The Moore family not only brings a tremendous medical legacy to the medical profession, they have been uniformly responsible for increasing the expertise and presence of plastic surgery in Lexington and Kentucky, starting with their father, Andrew. When  Andrew started his plastic surgery practice in Lexington, his was the second such practice in Kentucky. Andy, Mike, Woody and their father Andrew, have contributed greatly to plastic surgery in Lexington, and as many of us know, Andy is responsible for developing Surgery on Sunday in the St. Joseph Health System. Citizens of Lexington and central and eastern Kentucky are uniformly better off with the influence the Moore’s have made upon the practice of plastic surgery in our region.   

I have known Lexington plastic surgeons Woody, Andy and Mike Moore most of my medical career.

Woody and I often hunted quail with other medical colleagues. During our hunting expeditions, Woody would tell me “Moore Stories” (my emphasis). I vowed  someday to tell a short story of this family’s medical careers in the heartland of America. Andy has retired from plastic surgery and Woody has retired and moved to North Carolina. Mike and I have become friends in the last few years as our offices are on the same floor at St, Joseph Office Park near St. Joseph Hospital. Mike kindly shared his family story with me.

This story starts with the first physician in the Moore family, Bernie (see picture). Bernie was the older brother of the grandfather and great uncle of Andy, Mike, and Woody Moore. Bernie went to medical school at the University of Virginia. He was born about 1871, and he completed a surgery residency at the College of Physicians and Surgeons in New York City. He was Professor of Children’s Medicine and Obstetrics at Washington University in St. Louis and died of pneumonia unexpectedly in 1911. He was the oldest of the Moore siblings during this era.

Mike’s grandfather, Sherwood Moore (also known as “big daddy”), was born in 1880 and was  Bernie’s little brother. Sherwood was the youngest of the 9 children. He graduated from Washington University Medical School and completed his residency in Obstetrics.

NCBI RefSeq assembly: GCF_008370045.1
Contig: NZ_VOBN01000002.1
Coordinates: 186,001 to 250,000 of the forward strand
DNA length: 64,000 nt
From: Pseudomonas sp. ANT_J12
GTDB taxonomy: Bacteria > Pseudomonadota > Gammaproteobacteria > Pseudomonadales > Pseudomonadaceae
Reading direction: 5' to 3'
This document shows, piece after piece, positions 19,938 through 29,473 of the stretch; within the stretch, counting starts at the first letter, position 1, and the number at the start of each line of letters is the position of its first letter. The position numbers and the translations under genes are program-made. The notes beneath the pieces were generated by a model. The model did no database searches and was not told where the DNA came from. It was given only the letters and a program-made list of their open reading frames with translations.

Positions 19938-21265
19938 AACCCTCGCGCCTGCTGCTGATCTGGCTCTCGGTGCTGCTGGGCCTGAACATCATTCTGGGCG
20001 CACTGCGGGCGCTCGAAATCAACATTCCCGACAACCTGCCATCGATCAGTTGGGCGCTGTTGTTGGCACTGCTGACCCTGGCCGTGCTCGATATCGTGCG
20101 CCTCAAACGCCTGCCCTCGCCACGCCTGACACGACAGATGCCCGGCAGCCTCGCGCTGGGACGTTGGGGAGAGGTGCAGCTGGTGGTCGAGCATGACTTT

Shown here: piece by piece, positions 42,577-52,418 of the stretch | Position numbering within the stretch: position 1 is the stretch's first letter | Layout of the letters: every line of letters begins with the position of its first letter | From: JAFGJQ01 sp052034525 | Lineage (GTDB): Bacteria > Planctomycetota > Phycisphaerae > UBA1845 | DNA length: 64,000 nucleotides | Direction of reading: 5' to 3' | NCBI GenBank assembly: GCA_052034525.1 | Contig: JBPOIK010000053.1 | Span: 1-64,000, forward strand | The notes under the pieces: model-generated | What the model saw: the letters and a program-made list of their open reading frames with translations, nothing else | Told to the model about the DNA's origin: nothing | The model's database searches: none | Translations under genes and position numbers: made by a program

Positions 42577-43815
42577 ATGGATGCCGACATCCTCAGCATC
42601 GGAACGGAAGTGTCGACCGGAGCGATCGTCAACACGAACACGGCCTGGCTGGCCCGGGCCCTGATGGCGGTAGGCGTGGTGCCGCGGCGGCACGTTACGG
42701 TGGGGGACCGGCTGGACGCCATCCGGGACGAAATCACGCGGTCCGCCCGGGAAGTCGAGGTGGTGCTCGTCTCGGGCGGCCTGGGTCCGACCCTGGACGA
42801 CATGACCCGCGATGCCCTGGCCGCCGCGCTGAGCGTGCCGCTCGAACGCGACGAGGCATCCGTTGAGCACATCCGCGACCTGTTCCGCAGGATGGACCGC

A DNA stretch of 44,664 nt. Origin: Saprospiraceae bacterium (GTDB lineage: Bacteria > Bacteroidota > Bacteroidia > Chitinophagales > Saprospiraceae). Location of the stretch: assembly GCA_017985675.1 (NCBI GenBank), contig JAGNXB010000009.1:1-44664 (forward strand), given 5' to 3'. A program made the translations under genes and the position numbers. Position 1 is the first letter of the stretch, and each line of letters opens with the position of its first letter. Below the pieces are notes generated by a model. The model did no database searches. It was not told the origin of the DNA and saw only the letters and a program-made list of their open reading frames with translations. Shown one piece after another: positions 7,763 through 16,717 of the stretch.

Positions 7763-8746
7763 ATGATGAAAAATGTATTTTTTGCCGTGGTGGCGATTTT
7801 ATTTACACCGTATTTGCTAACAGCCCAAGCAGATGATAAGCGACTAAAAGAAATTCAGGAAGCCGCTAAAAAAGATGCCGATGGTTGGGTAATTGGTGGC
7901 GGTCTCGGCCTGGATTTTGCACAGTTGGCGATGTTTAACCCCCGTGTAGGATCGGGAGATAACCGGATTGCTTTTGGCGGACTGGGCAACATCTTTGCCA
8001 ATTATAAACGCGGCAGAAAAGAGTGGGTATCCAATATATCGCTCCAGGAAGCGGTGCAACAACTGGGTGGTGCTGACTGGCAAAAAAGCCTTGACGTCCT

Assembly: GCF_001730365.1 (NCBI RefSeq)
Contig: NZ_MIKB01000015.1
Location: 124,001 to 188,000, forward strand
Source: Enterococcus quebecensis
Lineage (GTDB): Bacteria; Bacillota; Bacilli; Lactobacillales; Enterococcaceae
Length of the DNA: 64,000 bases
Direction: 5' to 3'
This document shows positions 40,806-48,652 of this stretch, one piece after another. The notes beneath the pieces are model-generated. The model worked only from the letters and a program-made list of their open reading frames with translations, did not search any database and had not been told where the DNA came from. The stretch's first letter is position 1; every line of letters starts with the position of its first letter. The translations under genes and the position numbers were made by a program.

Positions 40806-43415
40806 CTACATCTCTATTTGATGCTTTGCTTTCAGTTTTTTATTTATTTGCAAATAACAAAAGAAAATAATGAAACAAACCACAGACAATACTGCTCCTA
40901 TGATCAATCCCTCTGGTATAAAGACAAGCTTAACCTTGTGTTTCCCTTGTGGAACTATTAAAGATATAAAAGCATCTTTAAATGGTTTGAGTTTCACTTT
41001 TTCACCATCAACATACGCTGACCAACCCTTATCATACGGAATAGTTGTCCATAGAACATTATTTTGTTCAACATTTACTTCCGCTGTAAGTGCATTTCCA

He went into private practice until about 1913. He needed money to get married, so in 1914, he signed on with a Belgian diamond company and went to the Belgian Congo to practice medicine for the employees of the diamond company. World War I broke out, and he eventually made it back to St. Louis. Thereafter, he completed a radiology residency at Barnes Hospital in St. Louis. Following his residency, he served as Professor of Radiology at Washington University from 1930 to 1949. Sherwood is the father of Andrew Moore, who was the father of Andy, Woody, and Mike Moore of Lexington.

Andrew Moore Sr. was born in 1924 in St. Louis and grew up there. He was attending medical school in St. Louis when World War II broke out. He attempted to join the Army and was rejected, as he was thought to have tuberculosis. His radiologist father had determined earlier that this was histoplasmosis scars, and he was finally taken into the Army. After the Army, Andrew completed a plastic surgery residency in Valley Forge Pennsylvania towards the end of World War II. He had a close friend at Valley Forge, Joe Murray, M.D.,  who was exceptionally talented in tissue management and became a Nobel Prize winner for his work in renal transplantation.  


Robert P. Granacher, Jr., MD, MBA practices clinical and forensic neuropsychiaty in Lexington and Mt. Vernon, KY. He is a noted scientific author and past president of the Kentucky Psychiatric Medical Association. He is currently president-elect of the Lexington Medical Society and Clinical Professor of Psychiatry at the University of Kentucky College of Medicine.